August, 4th 2022
(by Lorenzo Biscontin) An remarkable round table was held on July 14 as part of the Summer School dedicated to Marketing and Innovation of North-East wines, organized in Portogruaro by the MIB of Trieste wine.
I participated to talk about the Pinot Grigio experience and bearing the testimony of what is happening inside the Vinophila metaverse.
The ideas were many and very interesting and therefore it was necessary to let them settle for a few days before trying to find a synthesis and, above all, hypothesize solutions.
Decline in the interest of young people in relation to wine: an old problem.
Many research in the last 2-3 years indicate in a substantially unambiguous way that in all the main consumer markets the share of wine consumers in the younger groups is decreasing (Millennials and “older” Gen Z). It is not only linked to a lower per capita consumption (sporadic, occasional), but mainly to a decrease of the number of people belonging to these segments who drink wine in absolute terms.
Above all, less than the number of people who have other types of classic alcoholic beverages, such as beer and liqueurs and spirits, and innovative, such as Ready to Drink and Hard Seltzer.
It is a crucial element to be taken into consideration because it indicates that today priority of the wine sector over young consumers is not to offer reasons to increase their per capita consumption, but to regain interest in order to broaden the audience of those who drink wine, even sporadically.
To hope that the natural shift of preferences towards wine with increasing age will solve this problem is a very risky scenario, when the audience we start with decreases from year to year. Even more in the current situation of general decrease in alcohol consumption that is becoming more and more consolidated.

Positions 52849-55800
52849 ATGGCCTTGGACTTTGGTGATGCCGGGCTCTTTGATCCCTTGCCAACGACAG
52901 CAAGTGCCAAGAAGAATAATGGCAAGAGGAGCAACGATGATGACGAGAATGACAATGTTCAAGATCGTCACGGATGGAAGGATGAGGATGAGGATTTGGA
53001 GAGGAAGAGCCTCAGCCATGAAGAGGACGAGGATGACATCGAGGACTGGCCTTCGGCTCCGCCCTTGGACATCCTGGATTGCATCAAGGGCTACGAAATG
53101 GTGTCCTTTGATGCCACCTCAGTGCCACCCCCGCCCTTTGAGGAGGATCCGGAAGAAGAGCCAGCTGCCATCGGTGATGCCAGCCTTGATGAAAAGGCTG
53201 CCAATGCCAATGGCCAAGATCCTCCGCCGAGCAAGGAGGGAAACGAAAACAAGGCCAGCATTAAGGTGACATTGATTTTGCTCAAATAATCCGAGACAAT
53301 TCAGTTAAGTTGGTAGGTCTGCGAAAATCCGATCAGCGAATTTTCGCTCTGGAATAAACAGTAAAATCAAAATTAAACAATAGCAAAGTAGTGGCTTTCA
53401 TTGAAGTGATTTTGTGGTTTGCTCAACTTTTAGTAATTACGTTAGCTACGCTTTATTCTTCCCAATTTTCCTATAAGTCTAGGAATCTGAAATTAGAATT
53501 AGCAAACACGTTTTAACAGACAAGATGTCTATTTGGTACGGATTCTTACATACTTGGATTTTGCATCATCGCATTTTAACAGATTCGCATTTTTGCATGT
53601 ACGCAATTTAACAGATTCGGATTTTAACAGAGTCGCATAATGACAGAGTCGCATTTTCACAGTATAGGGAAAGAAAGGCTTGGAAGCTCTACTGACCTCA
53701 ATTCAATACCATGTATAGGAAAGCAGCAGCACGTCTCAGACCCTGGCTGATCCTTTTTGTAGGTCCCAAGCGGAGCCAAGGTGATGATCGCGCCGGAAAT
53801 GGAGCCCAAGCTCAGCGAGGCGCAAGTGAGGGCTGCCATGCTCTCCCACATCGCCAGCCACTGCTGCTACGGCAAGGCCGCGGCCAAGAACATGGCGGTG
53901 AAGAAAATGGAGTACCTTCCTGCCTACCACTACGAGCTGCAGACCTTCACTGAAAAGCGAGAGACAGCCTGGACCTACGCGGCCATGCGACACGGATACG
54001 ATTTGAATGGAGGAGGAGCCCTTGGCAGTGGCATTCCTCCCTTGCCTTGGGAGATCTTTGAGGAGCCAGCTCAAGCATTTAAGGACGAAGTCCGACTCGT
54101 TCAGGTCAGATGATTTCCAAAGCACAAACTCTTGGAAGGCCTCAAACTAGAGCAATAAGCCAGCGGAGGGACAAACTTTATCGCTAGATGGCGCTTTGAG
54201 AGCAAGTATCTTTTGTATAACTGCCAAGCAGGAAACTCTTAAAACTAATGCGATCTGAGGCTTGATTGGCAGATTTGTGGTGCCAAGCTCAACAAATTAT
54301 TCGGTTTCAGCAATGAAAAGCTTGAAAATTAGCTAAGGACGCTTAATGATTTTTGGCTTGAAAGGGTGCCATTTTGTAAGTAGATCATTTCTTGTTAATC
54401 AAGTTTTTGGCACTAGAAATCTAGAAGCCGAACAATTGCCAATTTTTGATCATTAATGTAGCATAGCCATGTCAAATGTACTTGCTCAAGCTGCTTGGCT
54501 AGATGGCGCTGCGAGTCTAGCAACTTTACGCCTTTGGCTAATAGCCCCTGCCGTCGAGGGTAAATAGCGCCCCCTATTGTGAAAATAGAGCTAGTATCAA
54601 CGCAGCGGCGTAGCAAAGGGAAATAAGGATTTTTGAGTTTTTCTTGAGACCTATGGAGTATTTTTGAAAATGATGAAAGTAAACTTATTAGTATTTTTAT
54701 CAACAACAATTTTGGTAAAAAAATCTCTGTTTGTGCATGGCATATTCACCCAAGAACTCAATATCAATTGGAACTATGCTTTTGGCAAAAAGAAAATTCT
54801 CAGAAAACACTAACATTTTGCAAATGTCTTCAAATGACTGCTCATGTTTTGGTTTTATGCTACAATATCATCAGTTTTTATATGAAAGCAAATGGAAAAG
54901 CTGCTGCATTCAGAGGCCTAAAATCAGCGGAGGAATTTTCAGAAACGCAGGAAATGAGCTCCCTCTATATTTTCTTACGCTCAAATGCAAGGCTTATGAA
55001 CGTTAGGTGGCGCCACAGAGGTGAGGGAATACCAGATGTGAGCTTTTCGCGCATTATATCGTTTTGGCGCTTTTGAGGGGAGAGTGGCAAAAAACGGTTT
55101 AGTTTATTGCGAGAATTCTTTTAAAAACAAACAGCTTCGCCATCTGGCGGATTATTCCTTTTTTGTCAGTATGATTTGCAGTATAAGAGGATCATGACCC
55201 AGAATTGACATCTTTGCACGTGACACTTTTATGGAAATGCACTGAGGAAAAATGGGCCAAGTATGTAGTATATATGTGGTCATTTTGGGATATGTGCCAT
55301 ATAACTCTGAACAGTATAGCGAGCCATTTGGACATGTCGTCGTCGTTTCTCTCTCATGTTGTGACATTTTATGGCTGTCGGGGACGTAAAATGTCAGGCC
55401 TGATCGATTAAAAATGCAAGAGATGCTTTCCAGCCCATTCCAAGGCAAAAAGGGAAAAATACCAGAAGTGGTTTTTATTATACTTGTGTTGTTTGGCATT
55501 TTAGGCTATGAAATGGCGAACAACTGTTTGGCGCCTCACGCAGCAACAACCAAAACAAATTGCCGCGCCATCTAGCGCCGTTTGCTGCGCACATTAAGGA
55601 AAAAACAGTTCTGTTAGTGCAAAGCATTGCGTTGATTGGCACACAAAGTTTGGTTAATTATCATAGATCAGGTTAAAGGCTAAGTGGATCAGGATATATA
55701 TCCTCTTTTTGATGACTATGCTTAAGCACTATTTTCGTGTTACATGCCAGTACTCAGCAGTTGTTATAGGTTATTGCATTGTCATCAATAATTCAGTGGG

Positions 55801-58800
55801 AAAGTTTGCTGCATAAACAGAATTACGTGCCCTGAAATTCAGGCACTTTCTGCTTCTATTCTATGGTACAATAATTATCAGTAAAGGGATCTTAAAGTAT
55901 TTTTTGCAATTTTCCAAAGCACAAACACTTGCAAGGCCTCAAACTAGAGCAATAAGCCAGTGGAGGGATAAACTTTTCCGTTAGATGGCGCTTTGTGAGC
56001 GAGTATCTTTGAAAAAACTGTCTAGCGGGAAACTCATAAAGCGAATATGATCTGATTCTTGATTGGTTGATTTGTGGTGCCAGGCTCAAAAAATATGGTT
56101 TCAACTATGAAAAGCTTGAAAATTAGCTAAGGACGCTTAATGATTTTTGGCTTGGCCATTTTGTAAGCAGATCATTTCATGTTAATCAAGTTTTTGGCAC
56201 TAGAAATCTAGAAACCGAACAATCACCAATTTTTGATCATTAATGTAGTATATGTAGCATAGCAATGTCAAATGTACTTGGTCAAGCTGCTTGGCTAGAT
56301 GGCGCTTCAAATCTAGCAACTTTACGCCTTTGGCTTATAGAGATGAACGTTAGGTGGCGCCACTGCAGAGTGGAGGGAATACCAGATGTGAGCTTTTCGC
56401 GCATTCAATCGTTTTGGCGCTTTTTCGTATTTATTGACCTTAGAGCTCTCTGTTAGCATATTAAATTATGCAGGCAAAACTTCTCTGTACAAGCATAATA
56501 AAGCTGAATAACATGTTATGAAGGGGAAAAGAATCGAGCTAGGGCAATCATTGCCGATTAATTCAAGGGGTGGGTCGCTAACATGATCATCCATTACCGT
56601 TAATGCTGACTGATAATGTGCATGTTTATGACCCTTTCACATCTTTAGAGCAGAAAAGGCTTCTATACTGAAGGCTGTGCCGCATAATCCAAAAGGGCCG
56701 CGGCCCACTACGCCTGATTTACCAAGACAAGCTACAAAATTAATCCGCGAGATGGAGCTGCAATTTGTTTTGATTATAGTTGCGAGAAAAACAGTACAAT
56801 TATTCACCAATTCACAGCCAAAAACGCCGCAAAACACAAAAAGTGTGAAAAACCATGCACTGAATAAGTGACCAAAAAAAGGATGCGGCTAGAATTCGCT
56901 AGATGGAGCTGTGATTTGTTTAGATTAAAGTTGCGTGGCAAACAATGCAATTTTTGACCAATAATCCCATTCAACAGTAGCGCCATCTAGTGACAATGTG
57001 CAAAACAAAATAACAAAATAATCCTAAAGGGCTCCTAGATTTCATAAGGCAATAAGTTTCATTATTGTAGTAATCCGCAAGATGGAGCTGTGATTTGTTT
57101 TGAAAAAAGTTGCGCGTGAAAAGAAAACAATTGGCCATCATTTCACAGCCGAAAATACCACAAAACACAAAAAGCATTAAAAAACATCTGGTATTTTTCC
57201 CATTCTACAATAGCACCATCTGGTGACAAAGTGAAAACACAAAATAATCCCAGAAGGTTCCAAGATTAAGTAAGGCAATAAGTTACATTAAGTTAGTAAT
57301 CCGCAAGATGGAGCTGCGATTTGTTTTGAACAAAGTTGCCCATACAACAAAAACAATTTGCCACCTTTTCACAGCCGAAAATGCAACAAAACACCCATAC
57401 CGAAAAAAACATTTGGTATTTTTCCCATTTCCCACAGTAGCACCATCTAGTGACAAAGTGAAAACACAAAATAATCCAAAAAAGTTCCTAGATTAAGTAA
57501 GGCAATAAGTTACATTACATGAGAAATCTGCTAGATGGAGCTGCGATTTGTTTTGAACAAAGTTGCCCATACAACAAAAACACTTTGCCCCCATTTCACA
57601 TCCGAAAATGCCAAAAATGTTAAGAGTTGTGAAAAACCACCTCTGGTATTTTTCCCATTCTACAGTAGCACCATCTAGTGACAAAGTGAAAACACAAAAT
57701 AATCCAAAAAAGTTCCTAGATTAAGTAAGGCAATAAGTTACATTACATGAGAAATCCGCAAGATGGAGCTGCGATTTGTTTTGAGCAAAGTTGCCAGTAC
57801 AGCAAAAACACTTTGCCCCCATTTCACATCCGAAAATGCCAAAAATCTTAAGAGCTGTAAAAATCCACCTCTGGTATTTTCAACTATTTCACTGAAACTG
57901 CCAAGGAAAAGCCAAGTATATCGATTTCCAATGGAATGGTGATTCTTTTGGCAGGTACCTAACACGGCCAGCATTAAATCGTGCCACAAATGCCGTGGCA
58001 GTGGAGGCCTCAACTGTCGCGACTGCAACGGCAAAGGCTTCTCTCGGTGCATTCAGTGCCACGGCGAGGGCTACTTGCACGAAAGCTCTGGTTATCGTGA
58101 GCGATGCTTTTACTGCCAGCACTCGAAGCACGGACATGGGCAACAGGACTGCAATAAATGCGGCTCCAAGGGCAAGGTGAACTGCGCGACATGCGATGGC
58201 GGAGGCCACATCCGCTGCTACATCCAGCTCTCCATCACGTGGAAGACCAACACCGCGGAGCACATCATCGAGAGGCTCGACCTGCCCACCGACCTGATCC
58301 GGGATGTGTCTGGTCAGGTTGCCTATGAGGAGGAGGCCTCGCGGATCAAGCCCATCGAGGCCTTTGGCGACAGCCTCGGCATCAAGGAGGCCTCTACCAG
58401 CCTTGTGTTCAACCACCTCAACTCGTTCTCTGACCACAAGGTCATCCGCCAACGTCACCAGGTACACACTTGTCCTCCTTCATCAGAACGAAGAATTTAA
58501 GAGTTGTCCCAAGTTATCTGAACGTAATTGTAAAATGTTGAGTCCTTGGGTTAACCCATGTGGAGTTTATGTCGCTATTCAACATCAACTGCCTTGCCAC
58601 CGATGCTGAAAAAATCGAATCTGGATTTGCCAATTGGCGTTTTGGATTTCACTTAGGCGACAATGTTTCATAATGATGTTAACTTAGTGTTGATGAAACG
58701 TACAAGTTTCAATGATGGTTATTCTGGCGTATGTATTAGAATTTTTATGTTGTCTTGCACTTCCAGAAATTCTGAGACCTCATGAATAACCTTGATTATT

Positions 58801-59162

It is interesting to note that the relationship between wine and younger consumer groups is a problem that has already been highlighted and addressed since the mid-90s. In that case the young people were Generation X and, if we consider the US, only 8% at the time consumed wine weekly. Today those same consumers are between 40 and 50 years old and the share of regular wine consumers has doubled to 16%.
It is not known to what extent this increase was “natural” or supported by the marketing activities implemented by the industry in the sector.
The fact is that these initiatives stopped about ten years later, also because the results of a 2015 research that attributed 42% of wine consumption in the U.S. to Millennials. This is a striking and surprising figure because … it was wrong, as the Research Institute who made the study declared and corrected a few months after publication (https://wineindustryadvisor.com/2016/03/24/wine-market-council-stands-by-research)
A new communication: getting out of “Expert” single model.
The main culprit of young people’s lack of interest in wine is the way in which it is communicated, both in terms of contents and style.
The speck of Antonio Albanese’s sommelier (Italian comedian who played a sommelier making a lot of funny gestures with the glass before taste the wine, just to say at the end “It’s red) dates back to 15 years ago, we all laughed at it, yet the communication of wine continues to be largely the same: unfriendly, haughty and professorial.
In his interesting speech Giulio Somma, Director of Corriere Vinicolo, wondered if the world of wine should convince young people or follow them. In reality neither one nor the other but listen to them to involve them.
Considering that research on the US market indicates that the criteria for choosing young consumers are sustainability and the experience of the moment of consumption, Somma also wondered whether to communicate all those elements of intrinsic quality (terroir, grape variety, oenological techniques, vintage, etc…)